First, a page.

Some say it’s too big and bloated. Others say it’s too costly. Then, there are those who say it’s simply ineffective, too partisan and, get ready for the shocker, too corrupt. Whatever your feelings are on the Pennsylvania Legislature, hear this: even the very men and woman serving our interests are fed up with the status quo.
Case in point: House Bill 153. Introduced by House Speaker Sam Smith (R-66th District), the bill is aimed at reducing the size of the Legislature by 50 seats. The move would shrink the House from its current 203 members to 153. Apparently, some leaders in Harrisburg are pressing to return Pennsylvania’s government to a more manageable level.
Maybe it has something to do with the costs involved in running what has been pegged the second most expensive state government in the country. According to figures compiled by the Pottsville Republican Herald, Pennsylvania is the sixth-largest state in population, yet has the largest full-time Legislature, and the second-largest governing body overall. The General Assembly’s $327 million annual budget puts it in the No. 2 spot behind California, whose budget is $344 million. On a per-capita basis, Pennsylvania’s Legislature is much more expensive, since California has three times as many residents as our commonwealth.
“Critics contend that the bill is too drastic, that it somehow would diminish democracy in Pennsylvania,” the Republican Herald wrote in an April 8 editorial. “Actually, the bill does not go far enough. The House easily could be halved, or converted into a part-time Legislature, or both.”
But the chances of actually shrinking Pennsylvania’s government may be slim: Reducing the number of seats in the Legislature requires amending the state Constitution. Which means HB 153 would need to pass the full Legislature in two consecutive sessions, and then be put before the voters. But aside from simply getting the ball moving, there’s another potential snag: At least one lawmaker who supports the bill has floated the idea of turning our system into a “unicameral” Legislature—one with a state House but no Senate. Rep. Jesse White, a Democrat who represents suburban Pittsburgh, and who is one of 60 co-sponsors of Smith’s bill, points to Nebraska’s unicameral legislature as an example of what works.
“The state Senate is the only true part of Pennsylvania government that does not parallel the federal system,” White wrote in an editorial on Canon-McMillan Patch, a local news website in western Pennsylvania. “The Federal Senate is designed to give smaller states equal representation, but population dictates seats in both the Pennsylvania Senate and the House of Representatives.”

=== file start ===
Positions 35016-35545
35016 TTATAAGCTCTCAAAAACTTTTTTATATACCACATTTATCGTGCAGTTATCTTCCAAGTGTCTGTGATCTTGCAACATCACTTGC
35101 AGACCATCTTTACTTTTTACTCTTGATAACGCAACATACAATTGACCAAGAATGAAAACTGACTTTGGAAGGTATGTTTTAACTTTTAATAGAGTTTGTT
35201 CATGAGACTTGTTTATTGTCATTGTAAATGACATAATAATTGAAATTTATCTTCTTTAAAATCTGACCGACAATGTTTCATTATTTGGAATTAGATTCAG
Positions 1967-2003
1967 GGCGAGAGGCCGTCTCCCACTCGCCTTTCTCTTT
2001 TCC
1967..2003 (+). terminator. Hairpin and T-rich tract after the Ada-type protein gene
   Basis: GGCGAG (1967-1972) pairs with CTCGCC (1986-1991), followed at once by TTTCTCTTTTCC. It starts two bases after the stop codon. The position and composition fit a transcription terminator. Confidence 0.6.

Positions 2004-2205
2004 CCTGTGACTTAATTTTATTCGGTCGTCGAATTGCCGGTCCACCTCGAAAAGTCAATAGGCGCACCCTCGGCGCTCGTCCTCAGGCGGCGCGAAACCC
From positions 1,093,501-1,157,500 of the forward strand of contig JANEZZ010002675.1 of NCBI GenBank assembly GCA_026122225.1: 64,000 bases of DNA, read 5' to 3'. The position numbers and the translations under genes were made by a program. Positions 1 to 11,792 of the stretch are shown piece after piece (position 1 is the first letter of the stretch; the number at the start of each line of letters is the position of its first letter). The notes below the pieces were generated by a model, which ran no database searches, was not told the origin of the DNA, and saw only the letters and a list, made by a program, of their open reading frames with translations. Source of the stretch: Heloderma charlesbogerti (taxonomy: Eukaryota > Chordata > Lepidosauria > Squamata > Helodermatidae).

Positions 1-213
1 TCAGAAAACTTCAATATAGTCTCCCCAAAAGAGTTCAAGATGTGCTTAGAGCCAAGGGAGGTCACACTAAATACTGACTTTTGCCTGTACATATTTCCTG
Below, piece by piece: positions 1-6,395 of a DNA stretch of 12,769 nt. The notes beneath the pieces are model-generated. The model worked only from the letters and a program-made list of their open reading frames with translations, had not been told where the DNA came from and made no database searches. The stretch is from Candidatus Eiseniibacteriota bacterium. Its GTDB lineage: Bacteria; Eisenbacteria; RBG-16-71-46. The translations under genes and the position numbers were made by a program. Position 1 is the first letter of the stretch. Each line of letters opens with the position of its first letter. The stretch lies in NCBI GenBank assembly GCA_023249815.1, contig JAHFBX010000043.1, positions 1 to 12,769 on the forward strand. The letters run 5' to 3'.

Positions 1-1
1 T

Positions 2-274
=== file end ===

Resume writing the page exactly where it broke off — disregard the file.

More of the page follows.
So if the bill has to pass both chambers, and if one proposal is to eliminate the Senate all together, then what are the chances of senators voting in the affirmative, since it would essentially mean voting their jobs away? I think we all know the answer.
Sometimes, size and cost are mutually exclusive. Just look to the Granite State. New Hampshire has a population roughly the size of Philadelphia, yet it has a 403-member House, the largest body of its kind in the nation. But unlike Pennsylvania and other states, New Hampshire’s House is a throwback of sorts. It’s a part-time legislative body, or “citizen’s legislature,” whose members essentially volunteer to serve.
Some like the idea of having a part-time Legislature in Pennsylvania. “New Hampshire has not sank into the ocean because of it,” says Adam Lang, a Brewerytown resident and government-reform activist.
Lang says he likes the idea of a part-time, volunteer Legislature, since people running for office would be doing it for the right reasons. “You have a legislature very open to citizens who can draw from the average person … it’s more open,” he says. But it doesn’t mean he supports HB 153. Instead, he urges a serious look at the number of legislative staffers on the payroll. “If the goal [of the bill] is to lower the cost of the Legislature, there are much better ways to do that.”
If just one full-time staffer is cut from each district office of every representative, Lang says, that could translate to annual savings of about $8 million.
He adds that HB 153 could be about political power more than anything else. Fewer lawmakers means less resistance in passing bills. “People have to realize that there’s a political reason behind it, not just, ‘Oh it’s a way to save money,’” Lang says.
Even so, the mere fact that legislators are even talking about government reform is a good thing, Lang concedes. House Bill 153 might be a long shot, but at least it serves as a dialogue-starter.
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